Lincoln or Bust

By Harold Holzer
8/18/2009 • Abraham Lincoln, Civil War 1863, Civil War Battlefields, Civil War Images, Confederate Generals, CWT LookingatLincoln, CWT Online Special, The Gettysburg Address

Abraham Lincoln posed for several famous photographs at Alexander Gardner’s Washington, D.C., gallery on November 8, 1863: one with his private secretaries John Nicolay and John Hay, and another full-face close-up that showed the steely-eyed president staring directly into the camera. The pictures were taken just 11 days before Lincoln delivered the Gettysburg Address, adding special interest to these poses.
But one question remained: Why did the president also pose for an unusual face-to-waist profile that actually showed him looking away from Gardner’s probing camera? The answer can be found in Hay’s White House diary.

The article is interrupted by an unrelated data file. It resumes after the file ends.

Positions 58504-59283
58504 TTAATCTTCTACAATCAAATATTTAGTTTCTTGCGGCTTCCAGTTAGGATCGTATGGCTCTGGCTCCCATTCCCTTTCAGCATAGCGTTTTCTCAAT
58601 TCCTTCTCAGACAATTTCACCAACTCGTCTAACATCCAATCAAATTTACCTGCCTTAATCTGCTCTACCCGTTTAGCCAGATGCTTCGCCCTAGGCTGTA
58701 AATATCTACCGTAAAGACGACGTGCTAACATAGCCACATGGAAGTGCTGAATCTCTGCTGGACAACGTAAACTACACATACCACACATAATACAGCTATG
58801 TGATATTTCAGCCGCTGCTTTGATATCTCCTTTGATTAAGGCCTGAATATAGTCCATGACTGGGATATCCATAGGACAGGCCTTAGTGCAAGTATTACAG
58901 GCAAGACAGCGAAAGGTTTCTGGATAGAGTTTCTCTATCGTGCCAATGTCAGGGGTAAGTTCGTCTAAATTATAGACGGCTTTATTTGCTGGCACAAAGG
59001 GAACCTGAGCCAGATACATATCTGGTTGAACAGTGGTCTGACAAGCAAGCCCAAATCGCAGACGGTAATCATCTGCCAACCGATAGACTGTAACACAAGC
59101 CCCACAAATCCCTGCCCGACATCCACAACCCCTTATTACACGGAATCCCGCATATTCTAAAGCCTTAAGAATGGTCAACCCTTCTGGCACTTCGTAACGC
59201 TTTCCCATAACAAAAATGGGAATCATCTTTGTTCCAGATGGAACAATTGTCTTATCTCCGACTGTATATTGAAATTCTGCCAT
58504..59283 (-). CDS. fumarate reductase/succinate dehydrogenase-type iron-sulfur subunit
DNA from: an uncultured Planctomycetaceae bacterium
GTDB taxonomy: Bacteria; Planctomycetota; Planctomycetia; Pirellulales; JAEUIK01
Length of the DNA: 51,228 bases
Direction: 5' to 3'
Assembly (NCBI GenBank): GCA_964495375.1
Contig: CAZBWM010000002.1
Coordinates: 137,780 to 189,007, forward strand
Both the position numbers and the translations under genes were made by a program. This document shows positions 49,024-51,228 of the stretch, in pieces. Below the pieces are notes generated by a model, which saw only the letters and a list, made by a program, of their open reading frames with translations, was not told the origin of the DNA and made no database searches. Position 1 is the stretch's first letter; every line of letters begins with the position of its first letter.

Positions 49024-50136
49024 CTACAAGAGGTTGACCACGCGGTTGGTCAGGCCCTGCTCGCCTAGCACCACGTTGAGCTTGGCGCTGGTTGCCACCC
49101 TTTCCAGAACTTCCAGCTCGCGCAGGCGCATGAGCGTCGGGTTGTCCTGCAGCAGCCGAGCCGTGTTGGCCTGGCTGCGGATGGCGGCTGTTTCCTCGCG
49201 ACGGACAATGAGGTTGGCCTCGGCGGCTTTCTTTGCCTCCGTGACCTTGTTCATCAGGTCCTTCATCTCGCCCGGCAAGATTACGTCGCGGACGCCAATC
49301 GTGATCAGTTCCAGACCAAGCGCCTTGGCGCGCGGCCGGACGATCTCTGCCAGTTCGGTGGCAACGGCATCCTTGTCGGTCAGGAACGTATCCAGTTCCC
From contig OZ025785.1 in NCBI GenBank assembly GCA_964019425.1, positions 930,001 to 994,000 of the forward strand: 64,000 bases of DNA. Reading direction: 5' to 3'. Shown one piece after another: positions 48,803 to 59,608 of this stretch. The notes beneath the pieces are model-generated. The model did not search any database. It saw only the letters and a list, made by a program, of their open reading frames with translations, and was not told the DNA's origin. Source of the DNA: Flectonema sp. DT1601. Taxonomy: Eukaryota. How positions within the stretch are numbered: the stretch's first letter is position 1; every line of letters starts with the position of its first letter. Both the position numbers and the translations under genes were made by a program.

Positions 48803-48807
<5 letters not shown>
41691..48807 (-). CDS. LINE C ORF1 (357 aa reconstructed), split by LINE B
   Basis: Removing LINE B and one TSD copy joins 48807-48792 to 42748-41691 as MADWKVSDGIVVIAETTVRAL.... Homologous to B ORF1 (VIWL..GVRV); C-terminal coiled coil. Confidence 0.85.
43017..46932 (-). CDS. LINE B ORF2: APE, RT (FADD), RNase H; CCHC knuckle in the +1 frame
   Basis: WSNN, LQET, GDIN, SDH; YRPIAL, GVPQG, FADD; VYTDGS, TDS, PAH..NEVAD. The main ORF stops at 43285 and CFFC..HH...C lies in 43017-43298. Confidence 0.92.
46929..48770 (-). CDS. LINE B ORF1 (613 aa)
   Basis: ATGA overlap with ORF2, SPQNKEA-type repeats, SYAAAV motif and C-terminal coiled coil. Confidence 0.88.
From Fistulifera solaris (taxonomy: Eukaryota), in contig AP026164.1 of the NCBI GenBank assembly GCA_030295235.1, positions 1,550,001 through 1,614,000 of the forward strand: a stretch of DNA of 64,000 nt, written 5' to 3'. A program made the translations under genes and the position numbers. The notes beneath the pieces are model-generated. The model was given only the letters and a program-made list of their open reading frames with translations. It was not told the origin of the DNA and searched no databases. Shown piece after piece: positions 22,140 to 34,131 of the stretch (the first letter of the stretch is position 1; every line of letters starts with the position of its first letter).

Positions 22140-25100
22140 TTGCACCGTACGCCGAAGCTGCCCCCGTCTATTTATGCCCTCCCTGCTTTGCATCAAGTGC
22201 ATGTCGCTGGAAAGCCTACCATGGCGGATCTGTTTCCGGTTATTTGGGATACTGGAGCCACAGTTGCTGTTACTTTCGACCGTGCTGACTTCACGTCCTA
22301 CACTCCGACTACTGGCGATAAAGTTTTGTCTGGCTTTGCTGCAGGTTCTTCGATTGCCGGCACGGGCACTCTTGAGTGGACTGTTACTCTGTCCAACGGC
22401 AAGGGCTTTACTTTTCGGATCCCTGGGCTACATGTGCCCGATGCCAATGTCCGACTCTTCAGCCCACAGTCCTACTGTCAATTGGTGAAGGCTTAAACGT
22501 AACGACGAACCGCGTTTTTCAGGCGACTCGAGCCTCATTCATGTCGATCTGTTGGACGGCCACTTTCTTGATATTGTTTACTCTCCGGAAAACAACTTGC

“Went with Mrs Ames to Gardner’s gallery & were soon joined by Nico & the Prest.,” reads Hay’s entry for November 8. “We had a great many pictures taken.”

Therein lies the explanation. The extra guest at the studio that day was sculptor Sarah Fisher Ames, recently commissioned by Congress to craft a bust of Lincoln. Clearly Ames required a model of her subject’s brawny shoulders and arms. View her marble creation outside the U.S. Senate gallery today: Its debt to this odd pose is obvious. Sometimes artists made pictures for other artists, not for the public.